“It’s one of the challenges but that’s where the app comes in,” he added. “If you were in Africa, you could hear Guadalupe Radio crystal clear. That’s the solution.”

Dave Palmer (NTC/ Ben Torres)

Today’s ever-changing media landscape presents new opportunities and Palmer’s career seems to reflect that paradigm. After graduating with a degree in journalism from Southern Methodist University in 1989, he earned a second degree in meteorology and worked as a TV weatherman for the National Weather Network. A satellite delivered his short form weathercasts to small TV networks in 30 to 40 markets every day.

During this time, the cradle Catholic, inspired by St. John Paul II’s papacy, became more interested in his faith. But reading “Humane Vitae” — a 1968 encyclical written by St. Pope Paul VI about God’s plan for married love and the transmission of life — really energized his spiritual journey.

“The scales dropped from my eyes and it had a huge impact on me,” Palmer said. “I realized how countercultural it was. It made sense to me and, 50 years later, what Pope Paul predicted, we’re living out.”

Palmer enrolled in a pastoral religious studies program at the University of Dallas and taught theology at Bishop Dunne High School for several years.

“But I loved broadcasting,” he continued. “I wasn’t a weatherman anymore and wanted to do something faith-based.”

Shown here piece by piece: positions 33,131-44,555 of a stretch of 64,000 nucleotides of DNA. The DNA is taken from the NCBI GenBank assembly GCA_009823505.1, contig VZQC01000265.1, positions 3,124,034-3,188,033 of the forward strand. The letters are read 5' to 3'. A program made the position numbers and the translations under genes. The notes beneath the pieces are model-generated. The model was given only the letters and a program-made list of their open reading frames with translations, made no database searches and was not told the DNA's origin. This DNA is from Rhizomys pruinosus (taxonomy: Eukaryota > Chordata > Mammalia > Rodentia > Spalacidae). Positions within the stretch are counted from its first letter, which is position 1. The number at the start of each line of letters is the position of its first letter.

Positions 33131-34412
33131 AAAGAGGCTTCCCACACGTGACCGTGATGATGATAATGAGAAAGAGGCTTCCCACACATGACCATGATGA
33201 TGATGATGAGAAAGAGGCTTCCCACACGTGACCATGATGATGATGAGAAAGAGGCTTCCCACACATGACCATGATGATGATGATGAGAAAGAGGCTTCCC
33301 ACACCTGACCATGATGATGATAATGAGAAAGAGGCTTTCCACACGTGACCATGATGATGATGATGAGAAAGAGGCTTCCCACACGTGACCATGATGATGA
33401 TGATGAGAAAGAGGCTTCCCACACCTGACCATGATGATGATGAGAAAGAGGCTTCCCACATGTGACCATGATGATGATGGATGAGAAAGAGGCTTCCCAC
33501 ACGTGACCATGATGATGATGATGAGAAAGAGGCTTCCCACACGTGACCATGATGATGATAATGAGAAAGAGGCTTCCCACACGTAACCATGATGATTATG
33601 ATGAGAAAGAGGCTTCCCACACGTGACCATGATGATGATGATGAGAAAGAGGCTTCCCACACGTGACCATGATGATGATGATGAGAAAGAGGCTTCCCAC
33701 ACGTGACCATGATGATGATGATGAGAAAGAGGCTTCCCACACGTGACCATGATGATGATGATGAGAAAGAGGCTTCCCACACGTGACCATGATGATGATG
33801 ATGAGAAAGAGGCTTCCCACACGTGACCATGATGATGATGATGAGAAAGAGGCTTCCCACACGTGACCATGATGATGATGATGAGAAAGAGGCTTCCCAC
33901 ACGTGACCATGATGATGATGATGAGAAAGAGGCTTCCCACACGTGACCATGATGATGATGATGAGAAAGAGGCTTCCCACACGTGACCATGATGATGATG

He found his niche in the St. Francis Xavier Society — a Dallas organization dedicated to bringing Catholic radio to DFW. 

After joining as a volunteer, the organization hired him full-time as the executive director of Radio Xavier. Within a few months, airtime was purchased on KSKY 660 AM and Palmer was co-hosting a two-hour Sunday morning program, Radio Xavier Live, with Suzette Chaires, a former TV news anchor.

When GRN expressed interest in the DFW market, the Board of Radio Xavier voted to let the much larger group take over in 2006. Palmer was named general manager and then executive director. 

Twelve years later, the husband and father of three children is probably the only person in the bustling Metroplex (40,000 new residents arrive each year) who doesn’t mind traffic jams. People listen to their favorite station in the car more than anywhere else, “so traffic is good for radio,” he said logically.

“A car is like a private sanctuary. It’s just you and the radio,” Palmer observed. “Unlike a computer, there’s no history mode. It [radio] is a very personal medium.”

Privacy may be the reason why telephones lines light up when Catholic Answers welcomes only non-Catholics callers to its GRN program.

“People aren’t ready to go to a parish or sign up for RCIA but they have questions,” he said. “They are curious and that’s the purpose Catholic radio serves. We’re not preaching to the choir. We’re moving hearts.” 

Dave Palmer spends most of his days at Guadalupe Radio interviewing both local and nationally known personalities about issues facing the Catholic world. The mission of the Guadalupe Radio Network, “Radio For Your Soul,” is to share the Good News and draw people into the Church.